**I’m in no way downing all pf the religious faithful. Of those that I know personally, more of you are kind than not. But some of the stuff I hear come out of the mouths of people who claim to walk the way of Jesus is in direct opposition to anything the man said or did. So I am suggesting that there are great number of folks in our country right now (cough Glenn, cough Beck) who seem to think themselves morally superior to me just because they check “yes” in a religion box. For those folks, perhaps re-reading the main ideological points detailed in whatever book you deem holy should be the first item on your seasonal to-do list. Less time spent on the passages about homosexuality and shellfish and more time spent on the charitable giving passages would be super.**

My job as a parent is to take these impressionable little play doh brains–brains full of their own self interests, by the way–and turn them into caring, responsible, productive adults. Notice the order I listed those traits. I want my kids to be caring adults, regardless of whatever religious choices they make for themselves. I want them to care about others because a human being–regardless of housing/employment/race/gender/sexuality–has value, and not because a bigger donation gets you priority alumni seating in the afterlife.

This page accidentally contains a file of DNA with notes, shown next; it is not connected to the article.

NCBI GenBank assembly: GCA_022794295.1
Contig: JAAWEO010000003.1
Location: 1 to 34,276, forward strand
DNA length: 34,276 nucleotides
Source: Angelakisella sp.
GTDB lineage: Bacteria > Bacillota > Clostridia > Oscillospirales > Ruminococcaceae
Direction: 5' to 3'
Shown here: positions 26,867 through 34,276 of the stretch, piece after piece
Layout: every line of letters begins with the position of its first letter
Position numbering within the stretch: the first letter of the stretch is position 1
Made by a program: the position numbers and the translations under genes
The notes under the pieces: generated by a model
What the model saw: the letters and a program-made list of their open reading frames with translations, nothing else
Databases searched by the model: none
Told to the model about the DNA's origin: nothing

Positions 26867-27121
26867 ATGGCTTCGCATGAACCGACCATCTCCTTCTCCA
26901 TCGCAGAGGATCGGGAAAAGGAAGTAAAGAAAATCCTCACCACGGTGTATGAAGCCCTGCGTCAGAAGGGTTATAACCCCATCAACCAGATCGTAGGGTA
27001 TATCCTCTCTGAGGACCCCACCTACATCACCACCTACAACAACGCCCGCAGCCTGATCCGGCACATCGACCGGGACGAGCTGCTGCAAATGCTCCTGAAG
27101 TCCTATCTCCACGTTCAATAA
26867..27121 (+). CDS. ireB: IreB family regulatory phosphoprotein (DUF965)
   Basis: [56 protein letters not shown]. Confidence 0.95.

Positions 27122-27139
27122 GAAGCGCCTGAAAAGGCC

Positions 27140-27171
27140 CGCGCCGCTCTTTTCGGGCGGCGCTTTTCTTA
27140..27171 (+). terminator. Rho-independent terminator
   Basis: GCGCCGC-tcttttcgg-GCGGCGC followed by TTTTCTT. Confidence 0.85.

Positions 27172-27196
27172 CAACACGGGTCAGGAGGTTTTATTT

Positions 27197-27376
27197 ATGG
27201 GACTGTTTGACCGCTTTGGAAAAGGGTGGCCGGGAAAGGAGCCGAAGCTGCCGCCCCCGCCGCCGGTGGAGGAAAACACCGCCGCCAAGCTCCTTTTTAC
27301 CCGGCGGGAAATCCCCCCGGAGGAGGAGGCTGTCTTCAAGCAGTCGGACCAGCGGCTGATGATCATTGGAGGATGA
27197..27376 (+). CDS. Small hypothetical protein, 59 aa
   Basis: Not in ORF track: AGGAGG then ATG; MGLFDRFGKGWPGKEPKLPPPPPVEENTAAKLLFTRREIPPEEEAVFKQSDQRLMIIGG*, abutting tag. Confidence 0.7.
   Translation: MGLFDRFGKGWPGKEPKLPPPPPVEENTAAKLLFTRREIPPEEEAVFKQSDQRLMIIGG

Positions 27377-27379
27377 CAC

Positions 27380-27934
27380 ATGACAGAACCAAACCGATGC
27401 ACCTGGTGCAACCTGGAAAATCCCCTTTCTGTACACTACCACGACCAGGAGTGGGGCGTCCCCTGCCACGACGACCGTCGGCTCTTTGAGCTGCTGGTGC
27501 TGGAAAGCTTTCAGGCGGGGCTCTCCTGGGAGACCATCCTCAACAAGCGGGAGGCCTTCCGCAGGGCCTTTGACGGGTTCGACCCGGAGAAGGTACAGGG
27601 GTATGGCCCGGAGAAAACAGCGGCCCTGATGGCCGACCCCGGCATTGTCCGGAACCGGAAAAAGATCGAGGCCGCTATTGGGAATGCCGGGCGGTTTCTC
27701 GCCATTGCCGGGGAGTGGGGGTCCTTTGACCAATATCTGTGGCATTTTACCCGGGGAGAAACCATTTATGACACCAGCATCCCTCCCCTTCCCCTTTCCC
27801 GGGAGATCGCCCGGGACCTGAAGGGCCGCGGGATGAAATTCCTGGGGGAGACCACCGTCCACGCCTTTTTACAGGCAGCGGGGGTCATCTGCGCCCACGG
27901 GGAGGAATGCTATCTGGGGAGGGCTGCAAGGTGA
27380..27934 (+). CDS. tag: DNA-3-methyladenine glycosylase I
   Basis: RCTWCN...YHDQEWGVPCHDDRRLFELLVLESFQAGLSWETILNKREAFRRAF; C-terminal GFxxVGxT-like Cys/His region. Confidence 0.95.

I want them to value the person, not the brand-name. I want them to value the life, not the profit. And woe unto either of them should they grow up to resemble some of the people I’ve heard from lately. If I were the mother of Hank Greenberg, I would fall on my own dull sword as a failure to society. Of course, the result of my deep, internal need to not raise grubby-fisted, money-hungry, self-serving adults is the absolute terror that I will somehow end up with one despite my efforts. Seriously, fruits of my womb–read this now–because if either of you do resemble any of the aforementioned (or anyone like them), mama’s going to be a bitch to deal with on Thanksgiving and Christmas. And Mondays. Probably Tuesdays and Wednesdays, too.